In Hong Kong, government-provided public services are considered pretty good. Supposedly, the social welfare net is also pretty good. Technically being part of China but with a passport that is accepted by many western countries, Hong Kong is overall a pretty good place to live.
However, in recent years, the local government's pockets have been stretched thin with a "booming" population. To explain the hardships of the government and to educate the people, The Principal Offices of the Hong Kong Special Administrative Region put out a series of cartoon shorts on YouTube featuring a character named Johnny. The shorts are called Johnny 财政博客, which roughly translates to Johnny Finance Blog.
So far, the four released videos feature Johnny explaining a hypothetical scenario where Johnny has need for more money. Then, after about 30 seconds of Johnny explaining or going through a scenario, like saving his wife or his mother from drowning, the government explains where the government's finances go and how someone such as Johnny can make more money.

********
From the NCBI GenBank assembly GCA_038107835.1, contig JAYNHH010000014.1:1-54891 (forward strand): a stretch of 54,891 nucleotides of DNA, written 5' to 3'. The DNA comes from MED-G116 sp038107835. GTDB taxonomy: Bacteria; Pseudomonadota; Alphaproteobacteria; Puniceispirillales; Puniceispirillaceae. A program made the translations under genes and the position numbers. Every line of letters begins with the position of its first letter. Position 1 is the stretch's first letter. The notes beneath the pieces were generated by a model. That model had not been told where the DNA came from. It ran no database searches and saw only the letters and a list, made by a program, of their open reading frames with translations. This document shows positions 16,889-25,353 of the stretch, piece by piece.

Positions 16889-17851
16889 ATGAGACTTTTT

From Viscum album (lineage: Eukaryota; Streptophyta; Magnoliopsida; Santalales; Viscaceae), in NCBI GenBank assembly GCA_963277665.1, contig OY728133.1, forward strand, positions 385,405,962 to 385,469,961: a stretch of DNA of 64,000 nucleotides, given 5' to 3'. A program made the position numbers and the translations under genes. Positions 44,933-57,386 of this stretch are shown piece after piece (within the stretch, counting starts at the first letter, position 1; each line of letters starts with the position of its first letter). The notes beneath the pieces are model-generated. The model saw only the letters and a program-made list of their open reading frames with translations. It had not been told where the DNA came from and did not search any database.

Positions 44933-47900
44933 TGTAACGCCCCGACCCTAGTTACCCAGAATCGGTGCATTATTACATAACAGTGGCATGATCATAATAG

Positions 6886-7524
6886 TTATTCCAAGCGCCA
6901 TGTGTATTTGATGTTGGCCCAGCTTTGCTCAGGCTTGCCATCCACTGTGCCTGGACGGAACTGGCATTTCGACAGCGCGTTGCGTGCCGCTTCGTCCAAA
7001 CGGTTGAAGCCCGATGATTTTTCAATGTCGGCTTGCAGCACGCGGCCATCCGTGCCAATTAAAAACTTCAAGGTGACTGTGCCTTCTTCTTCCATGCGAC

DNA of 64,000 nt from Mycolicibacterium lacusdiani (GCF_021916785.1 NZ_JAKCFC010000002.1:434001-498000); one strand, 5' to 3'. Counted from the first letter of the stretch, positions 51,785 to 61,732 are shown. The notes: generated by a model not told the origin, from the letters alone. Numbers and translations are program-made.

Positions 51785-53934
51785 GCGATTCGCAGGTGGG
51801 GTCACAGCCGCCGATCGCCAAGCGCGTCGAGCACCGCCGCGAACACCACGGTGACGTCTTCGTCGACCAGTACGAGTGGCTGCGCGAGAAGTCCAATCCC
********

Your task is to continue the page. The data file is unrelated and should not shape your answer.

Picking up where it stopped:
Basically it's Hong Kong's government putting out a series of cartoons explaining how hard it is for them. Which is kind of funny, since Hong Kong's government regularly boasts a yearly surplus in funding. Despite claiming to be stretched thin in terms of social welfare, the HKSAR posted nearly $8 billion in surplus funding in 2012. This surplus has led to some public outcry that the videos themselves acknowledge.
Hong Kong's expected to post another funding surplus for 2013 through 2014. It's unclear what Hong Kong will do with the money, whether they will give it back to the people like they did in 2011 or if the money will just be kept by the government and spent on ridiculous cartoons explaining the difficulties of managing the money of a semi-autonomous region.
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